8. Jorg, that’s the most exaggerated comment I saw so far. With your standards every rails applications backed by mysql databases encoded in Latin-1 (often the default encoding with mysql) are broken. That’s a whole lot of broken apps!

  9. @Frank: Well, if the Rails app is presenting a UTF-8 web page and using a Latin-1 table for storage, it is a broken app – conceptually if not in practice. It’s a disaster that was just waiting to happen. Well, it happened – not Ruby’s fault people don’t configure their DBs properly.

  10. @Amadan, but what kind of disaster could happen if the website in question doesn’t need internationalization? These “local” websites/applications are not waiting for a disaster to happen… they would have continue to work for eternity. Now they don’t and I think it is stretching a bit too far to put all the blame on the developer.
    Call me crazy but I prefer the silent “failing” of 1.8 over the unforgiving exception that is triggered with 1.9.1

  11. @Yehuda,
    Thanks for the nice explanation. I’m not throwing the blame at anyone in fact. I know Unicode is supposed to be the “ultimate encoding table” that I am talking about but it just isn’t the case yet.
    In a perfect world we would not have to worry about character encoding at all. Machines should do what has to be done behind the scene to make it all work without our intervention. I’m sure one day we’ll get there.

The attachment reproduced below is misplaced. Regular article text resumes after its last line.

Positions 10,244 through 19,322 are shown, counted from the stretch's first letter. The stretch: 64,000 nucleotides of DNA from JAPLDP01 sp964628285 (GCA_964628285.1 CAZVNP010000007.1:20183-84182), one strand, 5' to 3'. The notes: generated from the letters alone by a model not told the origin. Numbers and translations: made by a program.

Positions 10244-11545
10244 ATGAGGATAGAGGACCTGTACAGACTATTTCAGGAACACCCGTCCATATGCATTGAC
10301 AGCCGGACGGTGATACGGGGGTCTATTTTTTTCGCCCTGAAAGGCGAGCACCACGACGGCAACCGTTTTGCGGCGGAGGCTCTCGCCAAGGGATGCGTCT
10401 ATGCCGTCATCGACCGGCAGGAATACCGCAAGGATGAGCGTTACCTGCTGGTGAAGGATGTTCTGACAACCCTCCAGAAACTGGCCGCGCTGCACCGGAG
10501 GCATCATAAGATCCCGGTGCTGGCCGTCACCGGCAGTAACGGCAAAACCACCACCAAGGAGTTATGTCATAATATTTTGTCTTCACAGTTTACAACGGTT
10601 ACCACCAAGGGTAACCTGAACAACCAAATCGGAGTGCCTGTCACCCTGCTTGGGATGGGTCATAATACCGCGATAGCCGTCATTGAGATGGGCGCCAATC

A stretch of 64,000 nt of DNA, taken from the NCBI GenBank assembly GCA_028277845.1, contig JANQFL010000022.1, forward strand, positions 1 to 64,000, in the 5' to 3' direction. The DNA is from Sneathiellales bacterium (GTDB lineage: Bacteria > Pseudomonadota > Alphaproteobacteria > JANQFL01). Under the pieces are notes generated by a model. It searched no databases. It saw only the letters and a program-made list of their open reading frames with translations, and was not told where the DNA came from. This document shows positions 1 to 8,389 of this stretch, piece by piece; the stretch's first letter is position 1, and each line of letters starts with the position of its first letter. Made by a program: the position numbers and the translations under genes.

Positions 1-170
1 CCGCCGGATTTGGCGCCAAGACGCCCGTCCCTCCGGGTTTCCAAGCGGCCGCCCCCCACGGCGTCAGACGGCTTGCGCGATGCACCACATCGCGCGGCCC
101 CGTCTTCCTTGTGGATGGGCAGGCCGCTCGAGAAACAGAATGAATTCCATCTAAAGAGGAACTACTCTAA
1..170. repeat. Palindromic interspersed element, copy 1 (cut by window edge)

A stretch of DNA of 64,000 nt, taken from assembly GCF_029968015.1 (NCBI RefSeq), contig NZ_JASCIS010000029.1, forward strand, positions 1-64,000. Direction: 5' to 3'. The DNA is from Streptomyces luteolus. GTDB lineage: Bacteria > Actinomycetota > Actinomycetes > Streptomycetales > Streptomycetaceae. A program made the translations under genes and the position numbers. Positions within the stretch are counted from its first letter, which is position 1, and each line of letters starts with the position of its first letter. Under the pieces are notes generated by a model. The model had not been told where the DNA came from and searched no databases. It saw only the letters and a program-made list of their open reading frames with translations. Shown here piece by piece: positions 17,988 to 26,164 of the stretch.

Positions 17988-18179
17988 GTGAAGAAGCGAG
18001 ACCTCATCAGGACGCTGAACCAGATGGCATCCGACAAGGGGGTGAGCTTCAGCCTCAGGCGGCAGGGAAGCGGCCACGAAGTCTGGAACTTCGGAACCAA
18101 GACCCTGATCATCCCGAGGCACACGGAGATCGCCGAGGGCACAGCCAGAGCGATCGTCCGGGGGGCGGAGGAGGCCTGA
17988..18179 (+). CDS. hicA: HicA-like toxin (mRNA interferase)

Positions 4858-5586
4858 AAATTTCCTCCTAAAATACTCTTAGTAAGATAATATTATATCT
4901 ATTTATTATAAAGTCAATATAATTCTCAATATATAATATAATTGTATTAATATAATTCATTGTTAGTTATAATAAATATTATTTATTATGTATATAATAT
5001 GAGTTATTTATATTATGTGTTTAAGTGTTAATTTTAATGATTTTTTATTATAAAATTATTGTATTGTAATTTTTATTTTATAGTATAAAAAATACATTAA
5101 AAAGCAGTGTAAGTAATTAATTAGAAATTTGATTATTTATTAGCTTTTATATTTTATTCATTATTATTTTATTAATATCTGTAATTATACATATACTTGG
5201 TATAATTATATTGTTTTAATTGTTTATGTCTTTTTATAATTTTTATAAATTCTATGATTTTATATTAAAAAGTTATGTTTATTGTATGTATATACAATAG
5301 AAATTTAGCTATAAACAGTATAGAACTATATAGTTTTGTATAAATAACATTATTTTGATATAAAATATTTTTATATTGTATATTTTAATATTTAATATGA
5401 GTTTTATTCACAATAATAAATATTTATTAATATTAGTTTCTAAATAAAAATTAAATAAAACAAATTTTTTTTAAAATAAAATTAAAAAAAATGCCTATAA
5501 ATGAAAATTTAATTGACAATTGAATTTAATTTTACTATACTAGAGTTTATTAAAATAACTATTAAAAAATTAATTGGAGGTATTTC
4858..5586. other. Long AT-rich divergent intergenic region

12. You are absolutely right Frank.
    Ruby 1.9.x forces everyone to deal with it.
    The Encoding shit is still the number one reason why I can’t upgrade. I solved all the other problems with syntax change.
    Ruby now forces me to deal with Encodings. I was able to avoid that.
    Now this choice has been removed from Ruby users.

  13. Think of Ruby 1.9 as a different language that happens to be based on 1.8. I have numerous command-line programs that assume that a string is simply a sequence of bytes, but to make them compatible with 1.9 I have to go around and change them to explicitly say so by e.g. opening a file in “r:BINARY” mode (which won’t work in 1.8). Also, that “abc”[0] no longer returns the first byte in a string breaks a lot of existing programs, and it’s difficult to rewrite code that relies on the old behavior a way that’s compatible with both 1.8 and 1.9.
    I imagine a lot of people will simply stick with 1.8 for the foreseeable future.